“Alex was one of the best friends I’ve ever had,” said Greene. He said they wanted to keep the service as informal as possible, and decided to keep it as true to Alex’s personality as possible. A screen was set up in the center of the chapel with rotating photos of Alex from freshman year, and as people filtered into the chapel they were treated to the sounds of Alex’s favorite songs, ranging from Frank Zappa and the Beatles to Inti Illimani and The Talking Heads.

“The primary goal of the service was to give the family closure and a glimpse into the last year of his life, and to give students a chance to express memories,” Greene said.

Dean of Students Jim Hoppe noted that a student death impacts the Macalester community in a particularly intense way because of the size and interconnectedness of the student body.

“It’s a small place and we get to know people individually,” Hoppe said.

Though Hoppe didn’t know Alex personally last year, he says he feels like he’s gotten to know Alex since his passing through the stories and memories he heard since Alex’s death on July 9. Along with a handful of current Mac students, Hoppe traveled to Lima, Penn. for Willis’ July 24 memorial service.

The sense of unfulfilled promise and potential is perhaps what weighs heaviest on those who knew Alex and are grieving his absence. David Blaney, Chair of the Political Science department, was slated to become Alex’s advisor this fall, after Alex took Blaney’s Development Politics course last spring and connected with both the academic subject material and the professor.

“He really connected with the course and all the students interested in development knew him,” Blaney said. “We were just starting to make a connection-him with the subject, and he and I. He was so bright and I looked forward to working with him.”

Alex will be remembered on campus as a radical and passionate social justice advocate who was dedicated to bringing about change in the world. Friend and fellow sophomore Kerem Siral described him as “a future Che Guevara” who was consummately dedicated to following his ideals. According to Greene, Willis was planning on going to Latin America after graduation to pursue his interests in Spanish, Latin American activism and organizing.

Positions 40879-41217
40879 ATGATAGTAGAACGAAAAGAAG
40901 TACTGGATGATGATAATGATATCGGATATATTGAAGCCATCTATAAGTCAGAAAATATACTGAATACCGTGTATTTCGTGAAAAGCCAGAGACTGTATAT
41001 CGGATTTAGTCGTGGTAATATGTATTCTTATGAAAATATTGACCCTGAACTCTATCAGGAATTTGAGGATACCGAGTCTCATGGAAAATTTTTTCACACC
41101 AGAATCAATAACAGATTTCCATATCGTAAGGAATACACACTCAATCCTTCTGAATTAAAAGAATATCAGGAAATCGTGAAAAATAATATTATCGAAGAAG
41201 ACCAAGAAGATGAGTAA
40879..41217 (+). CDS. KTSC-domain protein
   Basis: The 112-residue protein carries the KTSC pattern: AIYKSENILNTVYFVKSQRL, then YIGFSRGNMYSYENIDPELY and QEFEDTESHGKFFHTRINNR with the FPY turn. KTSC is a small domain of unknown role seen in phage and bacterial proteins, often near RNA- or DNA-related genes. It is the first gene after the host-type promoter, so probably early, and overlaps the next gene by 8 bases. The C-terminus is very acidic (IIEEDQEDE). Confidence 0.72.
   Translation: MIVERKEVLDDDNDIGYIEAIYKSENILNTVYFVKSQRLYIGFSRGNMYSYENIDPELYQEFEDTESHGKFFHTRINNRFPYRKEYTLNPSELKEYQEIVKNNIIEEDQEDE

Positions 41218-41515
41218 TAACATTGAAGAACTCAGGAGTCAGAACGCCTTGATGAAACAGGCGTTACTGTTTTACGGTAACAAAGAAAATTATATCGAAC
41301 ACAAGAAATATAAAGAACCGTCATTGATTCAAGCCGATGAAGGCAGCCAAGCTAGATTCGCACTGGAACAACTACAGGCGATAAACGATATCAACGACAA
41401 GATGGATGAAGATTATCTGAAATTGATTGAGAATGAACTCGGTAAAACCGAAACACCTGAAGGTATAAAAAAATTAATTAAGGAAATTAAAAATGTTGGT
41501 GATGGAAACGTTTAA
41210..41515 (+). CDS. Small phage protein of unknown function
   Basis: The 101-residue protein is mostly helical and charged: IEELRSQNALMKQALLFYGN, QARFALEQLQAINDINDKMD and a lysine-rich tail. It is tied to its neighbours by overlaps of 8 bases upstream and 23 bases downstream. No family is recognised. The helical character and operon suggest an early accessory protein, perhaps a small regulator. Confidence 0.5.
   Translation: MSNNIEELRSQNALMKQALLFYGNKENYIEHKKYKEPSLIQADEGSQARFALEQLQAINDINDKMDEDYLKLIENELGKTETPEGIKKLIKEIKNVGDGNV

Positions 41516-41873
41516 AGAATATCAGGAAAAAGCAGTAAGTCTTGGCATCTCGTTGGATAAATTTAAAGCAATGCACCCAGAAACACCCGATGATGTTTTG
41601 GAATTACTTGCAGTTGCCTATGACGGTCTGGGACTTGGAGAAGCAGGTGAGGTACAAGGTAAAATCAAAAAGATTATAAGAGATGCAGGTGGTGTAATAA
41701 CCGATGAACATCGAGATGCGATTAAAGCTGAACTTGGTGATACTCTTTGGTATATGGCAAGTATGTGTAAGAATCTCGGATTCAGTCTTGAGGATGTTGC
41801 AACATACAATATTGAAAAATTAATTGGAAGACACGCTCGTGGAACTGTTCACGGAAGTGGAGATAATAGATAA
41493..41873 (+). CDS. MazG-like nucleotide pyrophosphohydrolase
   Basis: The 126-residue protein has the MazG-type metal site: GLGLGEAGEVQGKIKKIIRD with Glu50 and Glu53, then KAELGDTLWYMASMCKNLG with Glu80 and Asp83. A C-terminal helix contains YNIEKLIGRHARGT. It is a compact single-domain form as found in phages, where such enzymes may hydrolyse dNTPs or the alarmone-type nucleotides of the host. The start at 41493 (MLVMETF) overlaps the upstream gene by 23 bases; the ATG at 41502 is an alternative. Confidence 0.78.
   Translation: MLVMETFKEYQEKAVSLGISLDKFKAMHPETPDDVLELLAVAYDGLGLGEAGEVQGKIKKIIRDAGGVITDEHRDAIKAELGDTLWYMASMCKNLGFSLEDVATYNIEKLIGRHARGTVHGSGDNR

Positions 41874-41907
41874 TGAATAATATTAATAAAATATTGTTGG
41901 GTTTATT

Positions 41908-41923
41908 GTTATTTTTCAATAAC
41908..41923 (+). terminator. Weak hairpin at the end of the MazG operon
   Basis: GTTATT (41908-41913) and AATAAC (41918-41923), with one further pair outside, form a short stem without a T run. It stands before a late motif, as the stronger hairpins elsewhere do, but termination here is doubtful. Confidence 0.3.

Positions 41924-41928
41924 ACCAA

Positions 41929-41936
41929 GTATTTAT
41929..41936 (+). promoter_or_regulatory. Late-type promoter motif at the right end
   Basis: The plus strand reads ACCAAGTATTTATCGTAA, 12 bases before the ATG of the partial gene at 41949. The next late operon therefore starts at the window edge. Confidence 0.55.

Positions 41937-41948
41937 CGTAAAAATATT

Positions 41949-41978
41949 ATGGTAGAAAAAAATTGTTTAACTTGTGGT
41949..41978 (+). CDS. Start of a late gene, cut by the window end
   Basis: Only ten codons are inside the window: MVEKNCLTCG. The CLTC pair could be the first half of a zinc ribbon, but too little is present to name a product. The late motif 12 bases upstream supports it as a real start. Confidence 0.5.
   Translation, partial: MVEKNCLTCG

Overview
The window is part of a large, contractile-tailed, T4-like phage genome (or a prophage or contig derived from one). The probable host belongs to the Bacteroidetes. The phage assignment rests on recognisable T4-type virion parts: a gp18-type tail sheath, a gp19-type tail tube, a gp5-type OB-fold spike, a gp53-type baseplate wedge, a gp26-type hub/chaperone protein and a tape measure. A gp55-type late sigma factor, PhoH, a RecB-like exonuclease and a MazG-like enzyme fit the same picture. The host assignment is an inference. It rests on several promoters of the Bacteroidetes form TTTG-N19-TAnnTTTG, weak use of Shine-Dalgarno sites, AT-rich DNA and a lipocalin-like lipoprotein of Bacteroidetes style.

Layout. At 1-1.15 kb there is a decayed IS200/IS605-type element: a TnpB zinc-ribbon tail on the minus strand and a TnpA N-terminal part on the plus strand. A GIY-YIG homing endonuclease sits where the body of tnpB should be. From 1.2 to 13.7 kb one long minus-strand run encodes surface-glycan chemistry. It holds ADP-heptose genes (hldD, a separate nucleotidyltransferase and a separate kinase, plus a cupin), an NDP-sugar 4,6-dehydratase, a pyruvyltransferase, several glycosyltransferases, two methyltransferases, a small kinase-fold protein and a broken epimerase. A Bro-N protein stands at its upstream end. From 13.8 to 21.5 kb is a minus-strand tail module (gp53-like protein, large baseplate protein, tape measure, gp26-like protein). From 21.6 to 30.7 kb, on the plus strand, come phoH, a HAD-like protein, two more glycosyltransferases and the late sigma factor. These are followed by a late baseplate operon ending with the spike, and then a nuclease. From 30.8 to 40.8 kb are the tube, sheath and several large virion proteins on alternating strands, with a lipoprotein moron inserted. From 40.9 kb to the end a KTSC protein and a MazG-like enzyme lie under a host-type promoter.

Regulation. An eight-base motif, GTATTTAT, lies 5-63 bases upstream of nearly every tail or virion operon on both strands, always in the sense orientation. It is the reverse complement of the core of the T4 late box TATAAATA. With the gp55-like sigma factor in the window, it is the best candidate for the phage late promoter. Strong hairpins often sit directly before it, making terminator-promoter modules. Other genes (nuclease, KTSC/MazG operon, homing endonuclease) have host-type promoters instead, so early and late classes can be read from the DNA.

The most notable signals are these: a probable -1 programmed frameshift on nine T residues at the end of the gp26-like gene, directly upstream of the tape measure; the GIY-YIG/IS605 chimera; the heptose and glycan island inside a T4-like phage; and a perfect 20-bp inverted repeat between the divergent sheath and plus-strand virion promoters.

“He was a hardcore socialist, and dedicated to anti-capitalism and anti-authoritarianism,” Greene said.

Despite his deep-seated personal beliefs, Willis was also able to approach his academic work with an objectivity that impressed the faculty he worked with.

“He certainly had the reputation of a socialist, but I was always impressed with how measured and reasonable he was in his written work,” Blaney said. But Willis still infused his well-reasoned analysis with his creativity and larger vision for the world.

“He was willing to think outside of the intellectual boxes available at the moment,” Blaney said.

Hong opened the memorial service and set a reflective tone with a poem by Robert Bly. “Go on, be cheerful in autumn/Be stoic, yes, be tranquil, calm/Or in the valley of sorrows spread your wings,” Hong read.

The sentiment of holding on to the memories and stories that defined Alex while honoring his memory by living with the same compassion and spark that Alex exemplified is a balance that Nancy Willis hopes those who knew her son will carry with them.

“Our family will never be the same, and I’m heartbroken that things will never be the same again,” Nancy Willis said. “I feel bad that his friends lost a good friend at such a young age.”

But Willis also expressed the desire that her son’s friends and the Macalester community will live with the same passion and sense of commitment that Alex did. She also hopes that those whose lives were touched by her son will go on to pursue what they care most deeply about, have families and live the lives that they dream of.

“I’m in anguish that Alex won’t, but it is my ultimate hope that others will get a chance to live full lives.